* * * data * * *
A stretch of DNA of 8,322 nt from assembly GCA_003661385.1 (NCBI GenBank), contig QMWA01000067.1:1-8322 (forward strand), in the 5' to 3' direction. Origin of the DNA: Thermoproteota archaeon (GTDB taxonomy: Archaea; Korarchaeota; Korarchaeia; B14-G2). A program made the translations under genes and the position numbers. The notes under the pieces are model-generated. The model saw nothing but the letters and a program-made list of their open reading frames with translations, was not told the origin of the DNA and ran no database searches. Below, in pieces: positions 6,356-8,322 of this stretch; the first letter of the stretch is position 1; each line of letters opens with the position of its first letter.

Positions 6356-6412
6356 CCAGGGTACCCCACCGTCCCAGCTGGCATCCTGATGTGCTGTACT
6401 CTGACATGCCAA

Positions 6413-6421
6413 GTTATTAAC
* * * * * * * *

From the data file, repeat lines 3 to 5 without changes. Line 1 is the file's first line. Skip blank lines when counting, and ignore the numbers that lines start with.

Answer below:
6356 CCAGGGTACCCCACCGTCCCAGCTGGCATCCTGATGTGCTGTACT
6401 CTGACATGCCAA

Positions 6413-6421